NATIONAL FIRE PROTECTION ASSOCIATION
MGM Grand Hotel Fire
Las Vegas, Nevada
November 21, 1980
On the morning of November 21, 1980, 84 people died and
679 were injured as a result of a fire at the MGM
Grand Hotel in Las Vegas, Nevada. This was the second largest
life-loss hotel fire in United States history.
In conjunction with the Clark County Fire Department, a
cooperative investigative effort is in progress by the
National Fire Protection Association (NFPA), the U.S. Fire
Administration (USFA), and the National Bureau of
Standards (NBS). This effort is being conducted under the
NFPA/USFA/NBS Major Fires Investigation Agreement.
This agreement, funded by all three organizations, provides
for the investigation of technically significant fires by
NFPA Fire Investigations Department to document and analyze
incident details and report lessons learned for loss
prevention purposes. Due to the extensive nature of the
MGM incident, all three groups had personnel on site; NFPA
is responsible for data compilation, analysis, and final
In addition, a human behavior study of hotel occupants
is being conducted by NFPA in cooperation with the
Clark County Fire Department, U.S. Fire Administration,
and the National Institute for Occupational Safety and
Health. It is expected that results of both studies will
be available by June, 1981.
The MGM Grand Hotel was located on the southeast corner
of the intersection of East Flamingo and Las Vegas
Boulevards. The 26-story building was constructed during
1972 and 1973 and opened in December of 1973. Like most
of the large hotels on the “Strip”, this building
was located in Clark County.
The building consisted of a very large ground floor area
that contained the Casino, restaurants, showrooms, a
convention center, and the upper level of a jai alai fronton.
(See attached diagrams.) The below grade level (Arcade
level), which had approximate outside dimensions the same
as the Casino level, contained the lower level of the jai
fronton, a movie theatre, a large number of shops and boutiques,
service areas, and underground parking. The
number of shops and boutiques, service areas, and underground
parking. The Casino and Arcade levels communicated
directly via an open stair. The gross dimensions of the
Casino and Arcade levels were 380 feet by 1200 feet.
The Casino itself was approximately 150 feet by 400 feet.
The hotel consisting of three wings was built on top of
Casino and Arcade levels. Each wing was approximately 320
feet long and 70 feet wide.
The T-shape tower contained 2076 guest rooms. Seven hundred
eighty additional guest rooms were under construction
on the west side of the existing building. On the morning
of November 21, 1980, there were at least 5000
guests, staff, and other people in the building.
The building was of mixed construction. The construction
types included fire-resistive, protected noncombustible,
and unprotected non-combustible. The interior finish varied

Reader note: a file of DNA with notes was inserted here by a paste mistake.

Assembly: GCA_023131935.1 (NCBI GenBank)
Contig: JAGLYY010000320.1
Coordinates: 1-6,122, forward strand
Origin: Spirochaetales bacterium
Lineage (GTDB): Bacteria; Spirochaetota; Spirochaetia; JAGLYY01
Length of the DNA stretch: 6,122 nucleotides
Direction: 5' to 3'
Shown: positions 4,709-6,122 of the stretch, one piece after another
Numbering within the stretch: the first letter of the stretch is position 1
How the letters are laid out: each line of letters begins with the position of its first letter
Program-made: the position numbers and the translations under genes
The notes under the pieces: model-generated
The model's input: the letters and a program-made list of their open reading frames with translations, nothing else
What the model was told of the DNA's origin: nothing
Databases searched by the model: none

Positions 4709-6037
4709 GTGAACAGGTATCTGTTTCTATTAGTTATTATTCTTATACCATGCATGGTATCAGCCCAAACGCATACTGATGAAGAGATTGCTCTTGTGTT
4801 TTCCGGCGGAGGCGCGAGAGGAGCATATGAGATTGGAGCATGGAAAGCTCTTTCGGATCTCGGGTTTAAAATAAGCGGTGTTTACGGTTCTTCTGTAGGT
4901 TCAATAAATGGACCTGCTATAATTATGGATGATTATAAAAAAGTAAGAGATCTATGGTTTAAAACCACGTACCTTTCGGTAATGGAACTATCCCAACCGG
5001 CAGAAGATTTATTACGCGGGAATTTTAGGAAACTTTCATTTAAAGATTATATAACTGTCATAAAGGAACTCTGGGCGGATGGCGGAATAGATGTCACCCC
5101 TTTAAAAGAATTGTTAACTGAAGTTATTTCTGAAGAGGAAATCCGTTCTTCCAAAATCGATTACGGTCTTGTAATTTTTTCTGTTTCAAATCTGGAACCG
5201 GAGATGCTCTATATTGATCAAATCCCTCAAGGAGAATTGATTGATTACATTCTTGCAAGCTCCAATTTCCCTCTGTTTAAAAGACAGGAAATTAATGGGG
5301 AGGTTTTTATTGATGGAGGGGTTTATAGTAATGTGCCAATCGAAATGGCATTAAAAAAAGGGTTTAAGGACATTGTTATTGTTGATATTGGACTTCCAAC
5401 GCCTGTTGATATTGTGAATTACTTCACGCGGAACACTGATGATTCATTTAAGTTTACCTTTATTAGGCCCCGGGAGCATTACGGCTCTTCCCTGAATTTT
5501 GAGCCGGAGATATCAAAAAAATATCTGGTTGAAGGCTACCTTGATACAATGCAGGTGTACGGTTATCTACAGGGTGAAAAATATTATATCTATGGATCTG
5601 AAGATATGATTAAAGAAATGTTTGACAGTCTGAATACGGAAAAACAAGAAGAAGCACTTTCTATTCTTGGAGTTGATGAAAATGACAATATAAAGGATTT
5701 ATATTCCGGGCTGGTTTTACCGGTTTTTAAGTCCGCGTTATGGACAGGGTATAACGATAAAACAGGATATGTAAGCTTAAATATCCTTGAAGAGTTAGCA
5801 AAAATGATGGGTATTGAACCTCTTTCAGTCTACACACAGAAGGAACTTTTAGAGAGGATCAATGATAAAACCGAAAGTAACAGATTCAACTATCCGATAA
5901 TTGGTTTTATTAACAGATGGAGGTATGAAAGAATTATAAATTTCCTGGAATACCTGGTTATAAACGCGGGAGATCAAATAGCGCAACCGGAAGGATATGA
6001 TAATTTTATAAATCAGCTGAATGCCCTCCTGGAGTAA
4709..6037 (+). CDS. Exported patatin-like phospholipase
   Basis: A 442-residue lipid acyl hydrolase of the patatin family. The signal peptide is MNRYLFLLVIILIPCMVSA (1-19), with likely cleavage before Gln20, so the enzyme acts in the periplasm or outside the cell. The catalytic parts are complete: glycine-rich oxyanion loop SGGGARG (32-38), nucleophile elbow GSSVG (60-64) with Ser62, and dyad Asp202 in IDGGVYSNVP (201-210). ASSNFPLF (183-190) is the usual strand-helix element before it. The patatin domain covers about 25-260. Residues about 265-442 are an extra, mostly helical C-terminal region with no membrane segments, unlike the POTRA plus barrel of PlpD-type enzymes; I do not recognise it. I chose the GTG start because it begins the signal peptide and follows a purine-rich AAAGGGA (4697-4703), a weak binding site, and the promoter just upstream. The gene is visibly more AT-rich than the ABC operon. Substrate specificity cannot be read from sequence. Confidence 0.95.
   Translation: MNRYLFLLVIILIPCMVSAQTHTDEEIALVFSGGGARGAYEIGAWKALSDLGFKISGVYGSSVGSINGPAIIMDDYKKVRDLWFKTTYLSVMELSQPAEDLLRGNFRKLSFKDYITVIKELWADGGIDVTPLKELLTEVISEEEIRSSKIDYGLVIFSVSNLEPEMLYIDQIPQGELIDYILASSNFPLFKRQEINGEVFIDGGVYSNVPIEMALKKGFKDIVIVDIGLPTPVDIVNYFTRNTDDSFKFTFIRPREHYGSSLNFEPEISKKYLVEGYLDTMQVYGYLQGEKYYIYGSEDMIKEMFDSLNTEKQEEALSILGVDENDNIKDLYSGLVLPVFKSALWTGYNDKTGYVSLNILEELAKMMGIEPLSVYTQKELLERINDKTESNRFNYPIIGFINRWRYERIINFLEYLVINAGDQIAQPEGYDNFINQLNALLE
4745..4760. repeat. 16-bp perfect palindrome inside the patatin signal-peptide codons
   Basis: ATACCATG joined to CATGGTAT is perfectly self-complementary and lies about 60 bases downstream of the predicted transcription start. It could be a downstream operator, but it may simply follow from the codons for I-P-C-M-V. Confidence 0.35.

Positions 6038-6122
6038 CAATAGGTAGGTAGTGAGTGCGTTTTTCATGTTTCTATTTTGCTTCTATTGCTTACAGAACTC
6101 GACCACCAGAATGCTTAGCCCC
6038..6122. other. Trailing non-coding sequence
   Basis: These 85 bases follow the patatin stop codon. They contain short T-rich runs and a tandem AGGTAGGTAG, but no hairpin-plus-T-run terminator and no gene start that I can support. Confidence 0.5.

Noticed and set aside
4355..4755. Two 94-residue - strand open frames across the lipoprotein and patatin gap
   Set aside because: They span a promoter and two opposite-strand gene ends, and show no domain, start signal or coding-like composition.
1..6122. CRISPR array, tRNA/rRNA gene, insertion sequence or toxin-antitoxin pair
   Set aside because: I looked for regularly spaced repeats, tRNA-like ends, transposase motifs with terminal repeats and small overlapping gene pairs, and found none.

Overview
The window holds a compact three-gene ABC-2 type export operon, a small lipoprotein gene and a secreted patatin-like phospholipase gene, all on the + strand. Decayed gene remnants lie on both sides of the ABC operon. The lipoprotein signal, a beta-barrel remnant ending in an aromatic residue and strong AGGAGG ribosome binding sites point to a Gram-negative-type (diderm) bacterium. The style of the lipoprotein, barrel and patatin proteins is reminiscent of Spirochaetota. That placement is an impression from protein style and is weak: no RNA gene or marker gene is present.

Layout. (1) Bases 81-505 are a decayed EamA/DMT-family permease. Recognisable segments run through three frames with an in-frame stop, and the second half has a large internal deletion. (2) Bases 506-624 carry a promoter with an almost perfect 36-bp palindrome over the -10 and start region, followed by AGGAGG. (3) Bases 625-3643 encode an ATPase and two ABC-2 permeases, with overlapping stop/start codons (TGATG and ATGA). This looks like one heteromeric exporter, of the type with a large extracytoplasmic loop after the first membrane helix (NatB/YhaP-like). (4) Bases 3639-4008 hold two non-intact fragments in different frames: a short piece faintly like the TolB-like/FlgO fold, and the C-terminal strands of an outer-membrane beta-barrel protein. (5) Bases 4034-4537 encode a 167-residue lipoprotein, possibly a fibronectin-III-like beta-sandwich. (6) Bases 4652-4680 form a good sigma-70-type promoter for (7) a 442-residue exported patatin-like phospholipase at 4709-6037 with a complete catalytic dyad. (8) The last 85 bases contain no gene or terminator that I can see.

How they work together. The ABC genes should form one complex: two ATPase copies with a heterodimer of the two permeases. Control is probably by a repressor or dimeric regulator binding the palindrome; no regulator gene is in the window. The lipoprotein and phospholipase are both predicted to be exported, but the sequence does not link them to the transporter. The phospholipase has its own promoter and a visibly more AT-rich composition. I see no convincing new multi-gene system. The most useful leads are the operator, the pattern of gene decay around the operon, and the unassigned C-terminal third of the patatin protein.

significantly and included both combustible
and non-combustible materials.
The buliding complex was partially sprinklered. Protected
areas included the Arcade level, major portions of the
Casino level, and part of the 26th floor. Protected areas
on the Casino level included convention areas, showrooms,
and some restaurants. The large gambling Casino and the
high-rise tower were not sprinklered.
Means of egress from the Casino level was either through
doors directly to grade or down a stairway to grade. The
means of egress system for the high-rise tower consisted
of one interior stair and one smokeproof tower for each
three wings for a total of six stairs. All of the stairs
discharged to the outside of the building. At the bottom
of most of
the stairs, horizontal passages were used to reach the
outside. All three of the interior stairs and one of the
towers were not enclosed with two-hour fire rated construction.
Due to locked doors, once the people entered stair
enclosures, they could not gain access to other floors.
A manual fire alarm system with bells and public address
capability was provided in the building. There did not
appear to be manual pull stations on the Arcade or Casino
levels; however, the system could be activated from the
security office on the Casino level. Manual pull stations
were located throughout the guest room floors. The system
was arranged to sound a pre-signal and then a general alarm
in five minutes after activation of a manual pull station.
The system was a local signalling system only. Other than
automatic sprinklers, there were no automatic detection
devices in the building.
There were four major subsystems for the heating, ventilation,
and air conditioning (HVAC) system. Heated or
cooled air was supplied through ducts for the Arcade and
Casino levels. Return was through air transfer grills and
lighting system to a large return air plenum above the
ceiling. The return air plenum for almost the entire Casino
was through one undivided area.
The second subsystem provided conditioned air from a mechanical
penthouse on the roof to the central core and
three wings of the high-rise. This penthouse also contained
the elevator machinery for one bank of elevators. There
was no return air from the guest room corridors. The third
subsystem included guest rooms equipped with individual
fan coil units. These had chilled water piped to them.
Make-up air was provided from the corridor for these units.
fourth subsystem was provided for toilet exhaust. The toilet
exhaust system serviced the Casino level and guest room
toilets in the tower.
In the high-rise portion of the building, there were two